Estherville Daily News from Estherville, Iowa on June 17, 1952 · Page 16
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Estherville Daily News from Estherville, Iowa · Page 16

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Estherville, Iowa
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Tuesday, June 17, 1952
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Page 16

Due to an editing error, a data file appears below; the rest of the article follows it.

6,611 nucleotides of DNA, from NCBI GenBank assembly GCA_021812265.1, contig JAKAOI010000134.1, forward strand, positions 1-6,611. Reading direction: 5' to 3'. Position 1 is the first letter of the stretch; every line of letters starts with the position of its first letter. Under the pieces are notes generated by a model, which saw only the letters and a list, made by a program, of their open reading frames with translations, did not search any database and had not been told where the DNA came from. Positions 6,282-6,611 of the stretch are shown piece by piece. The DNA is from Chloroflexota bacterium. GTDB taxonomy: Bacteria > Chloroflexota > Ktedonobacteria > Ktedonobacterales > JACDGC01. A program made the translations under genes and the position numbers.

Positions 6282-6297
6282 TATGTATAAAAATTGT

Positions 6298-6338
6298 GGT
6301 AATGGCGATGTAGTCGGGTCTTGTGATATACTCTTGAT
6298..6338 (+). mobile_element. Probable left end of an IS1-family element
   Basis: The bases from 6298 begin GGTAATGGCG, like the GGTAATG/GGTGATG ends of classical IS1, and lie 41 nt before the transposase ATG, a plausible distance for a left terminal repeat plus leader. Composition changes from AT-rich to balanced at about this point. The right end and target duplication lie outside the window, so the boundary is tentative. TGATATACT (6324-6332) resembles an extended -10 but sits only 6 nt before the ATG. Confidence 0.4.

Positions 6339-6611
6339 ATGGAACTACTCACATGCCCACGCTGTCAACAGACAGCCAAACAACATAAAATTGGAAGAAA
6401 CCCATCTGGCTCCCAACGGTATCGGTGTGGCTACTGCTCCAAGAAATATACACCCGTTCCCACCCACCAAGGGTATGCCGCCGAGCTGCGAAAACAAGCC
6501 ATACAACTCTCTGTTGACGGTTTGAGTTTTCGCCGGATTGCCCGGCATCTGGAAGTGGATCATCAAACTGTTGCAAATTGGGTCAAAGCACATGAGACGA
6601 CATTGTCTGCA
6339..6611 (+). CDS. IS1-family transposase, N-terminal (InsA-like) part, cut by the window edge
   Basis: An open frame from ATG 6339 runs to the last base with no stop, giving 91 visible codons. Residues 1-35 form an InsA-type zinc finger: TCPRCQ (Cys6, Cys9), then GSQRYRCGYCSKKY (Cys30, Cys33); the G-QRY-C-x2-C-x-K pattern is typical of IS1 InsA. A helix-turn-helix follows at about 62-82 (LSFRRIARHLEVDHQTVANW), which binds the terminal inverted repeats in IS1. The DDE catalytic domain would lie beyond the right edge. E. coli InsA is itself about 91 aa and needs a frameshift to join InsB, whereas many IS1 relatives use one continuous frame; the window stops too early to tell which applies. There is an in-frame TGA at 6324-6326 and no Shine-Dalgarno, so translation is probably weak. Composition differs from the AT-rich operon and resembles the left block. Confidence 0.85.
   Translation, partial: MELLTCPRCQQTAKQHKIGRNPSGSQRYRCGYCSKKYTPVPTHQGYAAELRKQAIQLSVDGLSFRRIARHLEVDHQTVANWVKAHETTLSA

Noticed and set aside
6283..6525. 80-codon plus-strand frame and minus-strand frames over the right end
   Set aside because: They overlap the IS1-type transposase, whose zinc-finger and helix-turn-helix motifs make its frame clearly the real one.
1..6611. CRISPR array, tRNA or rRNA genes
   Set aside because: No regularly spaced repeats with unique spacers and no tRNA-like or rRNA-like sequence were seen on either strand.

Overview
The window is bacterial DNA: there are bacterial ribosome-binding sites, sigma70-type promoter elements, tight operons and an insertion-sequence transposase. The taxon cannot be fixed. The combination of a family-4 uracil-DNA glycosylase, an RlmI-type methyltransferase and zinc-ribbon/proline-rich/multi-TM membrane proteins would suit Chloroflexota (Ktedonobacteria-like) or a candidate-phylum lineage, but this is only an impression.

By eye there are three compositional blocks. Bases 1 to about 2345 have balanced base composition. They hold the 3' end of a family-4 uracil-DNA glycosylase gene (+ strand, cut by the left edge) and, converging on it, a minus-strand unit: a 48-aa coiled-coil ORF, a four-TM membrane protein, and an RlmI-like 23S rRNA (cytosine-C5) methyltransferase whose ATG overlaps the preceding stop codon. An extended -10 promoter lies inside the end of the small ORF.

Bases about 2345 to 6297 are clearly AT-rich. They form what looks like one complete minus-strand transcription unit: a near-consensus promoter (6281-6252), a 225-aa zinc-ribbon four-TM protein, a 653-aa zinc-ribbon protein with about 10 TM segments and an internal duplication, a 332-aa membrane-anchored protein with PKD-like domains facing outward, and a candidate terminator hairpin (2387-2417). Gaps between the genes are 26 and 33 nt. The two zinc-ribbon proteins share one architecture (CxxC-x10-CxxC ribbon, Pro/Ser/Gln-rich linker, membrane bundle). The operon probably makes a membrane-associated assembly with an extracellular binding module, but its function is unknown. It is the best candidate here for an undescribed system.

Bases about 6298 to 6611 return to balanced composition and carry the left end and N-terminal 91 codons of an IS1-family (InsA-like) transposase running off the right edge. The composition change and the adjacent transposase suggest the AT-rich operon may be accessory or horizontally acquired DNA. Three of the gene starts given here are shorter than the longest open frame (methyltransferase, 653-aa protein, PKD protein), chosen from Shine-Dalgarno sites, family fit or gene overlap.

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lee Gream ts Important, j^asic Food . One of Uio happiest losulls of nutrition rcspurch hns boon thr in- cfeafllng confirmation of tho nutii- tlonal valup of ico cvoam in llic Am- crlcar. diet. . "Amprlcnns have, alwivys lovod Ico cronm," John Brockway, stnto chalrmiin foi Juno Dniiy Month. Rjvld todny. "But Komollmi's wf iin dcrestimntc the ha.iic values of things that me Klanioious. Kvoiy one has l)eon doliKlUcd to find out incrcasinfily. throujili scii'ntilic cvi- doncc, that ice cii'am is .in important ha.sic fdod MS wiAl as tops in ta-stc" Thi' hijrli food raliiiK tm i>-. croam conn.'.- witli its roriif;niiion, by Ihi' Inter-agency coiuieil on nutrition of till' fiMlrT.il ^;ov.i nniinl a.« n daily food in tlic srviii liiisi> food Rroup. Its plai I- in thi iliet a^ n .sourci.' of niiik nuliiiiits is ni>« firmly p.>ilabli.sh<d A RfXK.NT nalio-...: d.Tlrv >oun cll summary wliii-li rrvi.'wccl t)i. food value of ice cieam si.-iti'i' "One-six(l>. (luait of an av.ragi commercial vanilla ice ei.ani can supply an Individual with si};nifi- cant amounts of his daily need fui riboflavin, vitamin A, f.it. calcium phosphorus, and important amounts of energy, protein and thiamin. "Ico cream is highly di>;estil)l( which makes the uuirients it contains readily av.iilable to the body." tho summary concluded. "When you consider the actual food value of ice cre.am. plu.s it." appetite appeal to people of nil ages, sick or well." Brockway said, "that's and impoitant Ameiican food!" • * « THK IC'K cream industry was first started by Jacob Fussell in 1851 in the city of Baltimore. More than two billion, 200 million quarts of ice cream are produced annually as the industry begins its second century of operations. Just a half -CL -nlury ^go the entire .\ i: w co.M.^iK.Aron.ATn-K. Stamji shown above, commem- oratini; tile 2,'ith anniversary of the eHtahlisluiient of Mount llushnioie. s. D.. National Park, wili j;o on sale Aug. 11. 19.'i2 annual production of the ice ciiaim industry was i-stimated al only 20 million quarts Sinci- then ice cieam annual sales have grown to a value of more than a liilllon dollars;. P.ecipes for ici' cri'ani wen known in Euiope seveial centuries ixKii I'Ul its consumpticm was limited to the nobility. American technological know-how and mas.s production genius brought the enjoyment and food values of ice cream within the reach of everyone. ...get more out of life Enjoy «U th« gloriou* Iwnefits of b«lt«r hearing with the tiny nev» Zenith "Royal" Hearing Aid. J^^tfwPOPUURJTY You have more fun, and you're mor. fun to be with, when you can hear! WBICH frlcnd»Ui|)« ftouriBli «• your "Royal" bringa you new confidence and poise, a more cheerful outlooic. il-^w SUCCESS Buiineiimen. housewivei. mn- chanica, etc. — /i *'a/(n^ ia esat'iUiftl to tU! Everyone works more ellicieiilly, doe* a better job, when able to hear. Xl-^w HAPPINESS Y«a, in thouaandsof waya you iniglit have forgotten existed, hcarinn means happine^i . . . makes you feel alert and vital, brighten.^ your lile! Best Cooks Use Butter For Flavor iVUT BREAD (yeast) 1 cup milk, scalded and cooled 1 tablespoon sugar 1 cake compressed yeast 3 cups sifted flour 1-3 cup sugar 2 tablespoons butter White of 1 egg "i cup ground nuts 1-3 teaspoon salt Dissolve ycaat and .sugar in lukewarm milk, add 1', cupi^ flour and heat thoroughly. Cover and let rise in a warm place for one hour, or until light. Add sugar and butter creamed, 'vhite of egg beaten, .salt. nut.s and the rp.'»t of flour. Knead well. Place in a greased bowl. Cover and set aside to rise tor about two hours or until double in bulk. Roll nut in oblong piece. Brush with melted butter. Sprinkle with sugar and cinnamon. Roll up lengthwise, and cut in three ccjual pieces. Pinch ends and hiaid. Pinch ends .again when braid is completed. Place in a well greased bK'ad pan. LiCt rise until liglit. This takes Br- bout 1 hour, depending on lempci'- ature of roon>. Cake 45 minulei at •.V25 degrees. Makes one loaf. Mrs. Oscar Vik. Onawa. Iowa Isl Prize r.tSl Iowa State Ka.r SENSIBLY PRICED Mail, by llit M.k.r> .< Wodd-famout Zanilh Radlei, FM .nd TaUvUl.n Salt lO-DAY RITURN rRIVUIQI Estherville Drug Co. "your' Corner Drug Store" BATTCRIES FOR an ^(05 (UiN'GERBRKAD euj) ljuttc'r cup suyai' 1 egg I".' cups I'lour teaspoons baking sodu teaspoon salt 1 teaspoon -Innaiiiou 1 teaspoon ginger 'j leaspoit slovea 1 cup nu^lasses 1 cup liol water Melt butter and lei c.iol. Add .-.u>^ar and egg .-iiid beat v.-ell. Sif! logether flour, soda, salt and spices, f'onihine mohisHes with ho', uater. Add alternately wiili flour- to first niixtuie. Pour into t'iea.4- ed waxed-piipei-lined y" x y" \ 2" pan. Bake at ;i50 deniees 50 to tJO minutes. Mrs. \V, I., Van Peurseiu, Milchellville. Iowa. 1st Priz<- HI,")! loiva .State Pall. CnOCOLATK C'MIP COOKIKK I 1 tablespoons sug: tablespoons brown svigar .. cup butter egg. I>eat»'n whole teusjioon soda teaspoon salt 1-8 cups flour cup chopped w.ilnul.i U oz. pkg. choeolati- bits Cream l)ulter with tin- sugar. Add the bi'aten egg. and the sodu UKdstened with .» rew droj>s of hot water. Then add the flour and salt, .sifted together, and the van ilia. Kold in nut meats and bitn. Orop on greasi'd baking sheet by half teaspoims and hake 10 to 12 minutes at 37S degiees. Mrs. Charles Estrem, Story County, Iowa. STIIICTLY BUSINKS3 (AN ' -Jl_ J 'I Le Swank, RESTAURANT'! a t^Zli .—I t-.::-ir -1 t;-;:ii .-) ( I 1-r .riiriJ Home Economist Named for lona Dairy Industry The appointment of Miss Mar- jorle Shelley of Charles City. Iowa, as home economist for th,' Iowa Dnir.v Indu.stry cnnimlsslon has fieen announced by Frank Barker, comml.tslon manager. Miss .Shelley, who Will star' work about the ISth of June, has laugh* In the Charles City schools for the past two years, and lios .si.v years experience in meeting with wom- > n's groups and giving talks and demonstrations. The hiring of .i home I'ciuioni- i.st of such excellent backgiound. education and experience, marks another forward .step in the juo- gram of the commission to increase consumption of daily luod- uct.i throughout Juiia ;ind llo Pn- ited St.-.tes. A nuijor part of Miss Slielle\ s demonstrations on the use of d.'iii . work will be devoted to talks and products for cooking and baking in the home. .She will also be available to meet with teen-age and women's groups . and other established organizations. Did you know that Ice cream CQnsumptipn has increased over 60 per cent per person' annually alhcc World War H? Did you know that the per capita consumption of checso in the United States hiis almost dotlblcd sln- c<. 1918? Did you know tmit atl coniiiier- oial butter is graded for flavor, body and texture, color, salt, and packaging? IIK'.S AIAVAVS UKR "DOO OF THK YEAR" Linda Humble, 2, of P.-nnsauken, N. J., poses with "Sklppy," who has been given the Xatinnal Dog Welfare Guild's R. P. Lesti-r Dog Hero Award. Sklp­ py. a three-year-old Belgian shepherd, .saved the child from a would- be ki(,inapei-. Slwcp ShcarJiiR Contp.sts Des Moines iV- The' Iowa State Fair will have two sheep shearing contests one open to all ages and one limited to boys under 21--this year, fair officials reported. Prize money totaling $200 will bo offered. Did you know that a recent research study showed that ice cream is completely digested and its nutrients are readily available tor use in the body? E^thcrvOle. Iowa, D»Uy News NORTHFRN LUMBER CO You can no\V buy your tarm machinery on our finance plan. QUALITY FARM EQUIPMENT Did you know that there are 274 individual nutrients in milk? As low as ^55^^ Balance oV6r 21 itfcmtHjiifi. Our interfeSt chdyg«* No inW^st cliarged until macliibc is iiscd. Impteitient JDcfpi^rfiii^iit Estherville, Iowa Thi Dairy Business IS a C. R. SCHOBY GOOD Business by C. K. SCHOBY, President, American Dairy Association There are people who would challenge this statement. It is my purpose in this short article to prove it is true. What does it take to make a good business? It should be a well-established business, one that has extensive markets and consumer acceptance of its products. It should be a growing business, one with a future, one with room for expansion. It should bo a profitable business, one that provides stability and opportunity for those engaged in it. There are undoubtedly many more measuring sticks for a good business, but let's see how the dairy busine.ss measures up to these I have mentioned. Dairying is recognized as basic to human welfare throughout the world. It is one of tho oldest agricultural enterprises known to man. The oldest records of man's activities couple his well-being with the dairy cow and her products. The cow is known as tho foster mother of the human race and the dairy business is built around her majesty, the dairy cow. She followed man around the world as he brought civilization to the four corners of the earth. She came to America with the first settlers and cros.sod the continent tied to the tailgate of the pioneers' wagons. Today in the United States, upwards of '23,000,000 dairy cows are found on our farms, in every state in the union. Millions of dollars are invested in dairy plants. No producer of milk is without a readily available market for his products. Yes, Dairying is well-established, and it has extensive markets. A bottle of milk is on the doorstop or available at the grocery every morning of tho year. Butter, cheese, evaporated milk, and dry milk are in the display counters of food markets throughout the land. Ice cream is everywhere — (ho frozen food department, tho soda fountain, public eating places. Everyone is a customer for dairy foods. Tho Dairy bu.siness has consumer acceptance of its products; ZQ*}'t of all the food consumed in America is some form of a dairy food. Dairy products arc in every home in the land; 90""^ of the recipes in use today call for milk or milk products in some form. Milk is a "first" in the .school lj,inch program. Nutritionists everywhere recognize dairy foods as basic to good nutiition and good Jiealth. No other commodity in America has greater public acceptance than dairy foods. , ' Is the Dairy business a growing business? Does it liave a futurie? Is thoio room for expansion? In 1951 we produced around 119 billion pounds of milk, to food a population of 155 million people. Our per capita production of milk was below our prewar per capita prodiiction. Every morning of the year when tho milkman of the United States starts out on his route there is a new town of 7500 people to be servDdj each one of whom is a customer. By 1960 he will have 25 to 30 million new customers who will require an additional 20 to 30 billion pounds of milk to supply their needs at today's level of consumption. But that is only half the story. Nutritionists tell us we should be using 20 to 30% more dairy foods if our people's nutritional requirements were fully met. The potQntial markets for the dairy industry are unlimited. Science, through research, is finding h^w uses fpj^.inilk in,.iijclustryi New methods of processing and packaging are opening Hew markets. Modr ern I'efrigeration and transportation bring every dairymah closer to. the great consuming centers of population. Almost daily new ways to serve dairy foods are offered the housewife Ijy home economists working with related foods in combinatioh with milk products. Yes, the Dairy industry is a growing industry. It must expand to meet the needs of the country. Its future is filled with opportunity for wide-awake dairymen everywhere. Is it a profitable business, and does it provide ojppoitunities for those engaged in it? Dairying is not a "get rich quick" scheme. There is not much glamour attached to it. But it is like most good things of life: it Is dependable' Its something you can tie to. It provides a crop to be harvested and marketed every day of the year. The farm family that has dairy income has funds to meet their daily living needs. They can operate on a cash basis, avoiding ^he pitfall of accumulated expenses to be paid when the crops are sold. The feed put into good dairy cows often returns several times what it vvpuid bring oh thb cash market. Profits from a well-managed dairy herd .are regular and sure, and over a long-time operation will match the profits oif any other branch of agriculture. Somewhei-e within the borders of the United States dairymeri riiust produce an ever increasing supply of milk to match diir increasing population and tho resulting inci'eased demand. We in the Midwest are in a wonderful pbsition to take advantajge of this opportunity. Milk is nothing more than feed, passetrf t^rougK t6e' dairy cow where she processes the .material into natui'e's most nearly per-i feet food. No one can surpass us in producing feed crops.' Dairying fits our soil conservation practices. It lehcls itself to o^r fS^ily t}?pe of ffi^ ing. It points the way to stability aind security for the f^l^^ community in which he lives, f'or those w^o kre woni^efing^.i ^l^ tH< future, who see clouds of disaster over the horizon; take another look the Dairy business. It's an old established business with a long.record stability. Consumer acceptance of milk and its products is unquestionc Its markets are rapidly expanding. It is a growing business with a great future ahead. It is a prbfitabl'e business to be in and holds great opportunity for the future. . Yes, in 1952, the dairy business Is a gbba business. -Tills IiuporiuiU Mt'ssam* on Our Dairy indil.stry Pri^seiiteil by-